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Republicans Mull Two Options for Obamacare Repeal

By Melissa Attias, CQ Roll Call

July 24, 2015 -- While the Republican budget agreement was geared toward using reconciliation for repealing the health care overhaul, another approach under consideration would involve surgically striking portions of the law—including the mandate that individuals obtain coverage or pay a fine. Such a selective repeal package could more easily comply with the restrictions of the special budget mechanism.

Texas Republican Kevin Brady, chairman of the House Ways and Means Health Subcommittee, said the discussion about how to proceed is occurring at a "higher level," but that one approach is to identify specific provisions and move them to the Senate using reconciliation. Targets could include repealing the individual mandate, a similar requirement that employers offer coverage or pay penalties and "some of the worst parts of the taxation," he said.

The other route would be to repeal as much of the 2010 law as possible under the complicated rules governing reconciliation, including a requirement in this year’s instructions that the legislation decrease the deficit over the next decade. The expedited reconciliation procedure allows legislation to move through the Senate with a simple majority, sidestepping the usual 60-vote requirement for consideration.

Under the fiscal 2016 budget resolution (S Con Res 11), five authorizing committees across both chambers were charged with reporting their reconciliation proposals to the Budget committees by the end of last week, but action has been put off until at least after the August recess. Although the House is in for a limited time in September, the Budget Committee is hoping to receive and assemble reconciliation submissions from its three authorizing committees.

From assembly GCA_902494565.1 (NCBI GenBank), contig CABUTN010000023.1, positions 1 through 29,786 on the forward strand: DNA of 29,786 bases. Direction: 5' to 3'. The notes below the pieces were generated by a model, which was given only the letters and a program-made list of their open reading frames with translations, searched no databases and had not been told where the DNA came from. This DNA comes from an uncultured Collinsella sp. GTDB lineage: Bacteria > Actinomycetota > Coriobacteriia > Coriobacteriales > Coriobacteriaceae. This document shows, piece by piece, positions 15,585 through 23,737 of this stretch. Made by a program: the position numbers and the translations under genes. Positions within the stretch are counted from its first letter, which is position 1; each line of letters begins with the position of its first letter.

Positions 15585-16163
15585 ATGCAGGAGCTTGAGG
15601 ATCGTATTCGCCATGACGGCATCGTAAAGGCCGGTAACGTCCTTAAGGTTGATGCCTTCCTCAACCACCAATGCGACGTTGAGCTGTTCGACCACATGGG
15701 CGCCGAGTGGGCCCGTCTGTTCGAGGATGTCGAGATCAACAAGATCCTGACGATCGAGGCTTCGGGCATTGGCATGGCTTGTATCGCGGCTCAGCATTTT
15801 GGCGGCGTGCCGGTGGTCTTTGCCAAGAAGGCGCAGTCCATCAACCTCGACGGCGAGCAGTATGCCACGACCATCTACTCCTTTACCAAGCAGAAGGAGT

"I hope so," Budget Chairman Tom Price, R-Ga., said when asked if he expects to report out a reconciliation bill in September.

In the end, House lawmakers said the direction Republicans take with reconciliation will come down to the Senate.

While the House already sent a repeal bill (HR 596) to the Senate this year, Brady said the chamber could do it again through reconciliation if the Senate is eager to send something to President Barack Obama's desk. Charles Boustany Jr. of Louisiana, another Ways and Means Republican, said whatever moves through reconciliation has to pass muster with the Senate parliamentarian and that the House is working to understand what the Senate wants to accomplish.

"Is it a symbolic vote or a real vote that can get through to the president’s desk?" Boustany asked. "We're trying to get an understanding."

Earlier this month, Senate Majority Leader Mitch McConnell , R-Ky., said Senate Republicans are going to consider using reconciliation "for repealing as much of Obamacare as is reconcilable" but did not provide a timeline for action.

A selective repeal could make it easier to meet the deficit reduction requirement in the reconciliation instructions. The individual mandate is expected to provide substantial savings if it’s repealed.

The Congressional Budget Office (CBO) estimated in March 2014 that putting off the mandate's penalties until 2019 would have decreased the deficit more than $159 billion over 11 years. In comparison, CBO projected in June that full repeal of the law would increase the federal deficit by $137 billion from fiscal 2016 to 2025 using a dynamic score, and by $353 billion under traditional scoring practices.

Boustany said Republicans are "certainly aware" of the savings associated with a repeal of the individual mandate and that there is talk about packaging something, but he’s unsure what it will be. Brady also maintained that it’s easier to understand a repeal of specific provisions, though he said he doesn’t have a preference about which approach Republicans take.

Tennessee Republican Phil Roe, co-chairman of the GOP Doctors Caucus, opts for using reconciliation to move a replacement to the 2010 overhaul. But his fellow caucus chairman John Fleming, R-La., cautioned that targeting the law will leave Republicans with a big battle at the end of the year that GOP leadership may not have the stomach for, even though he would like to repeal as much the law as possible.

"I'm pretty much in the dark," Fleming said. "I just haven’t heard any discussion about it at all in several weeks."

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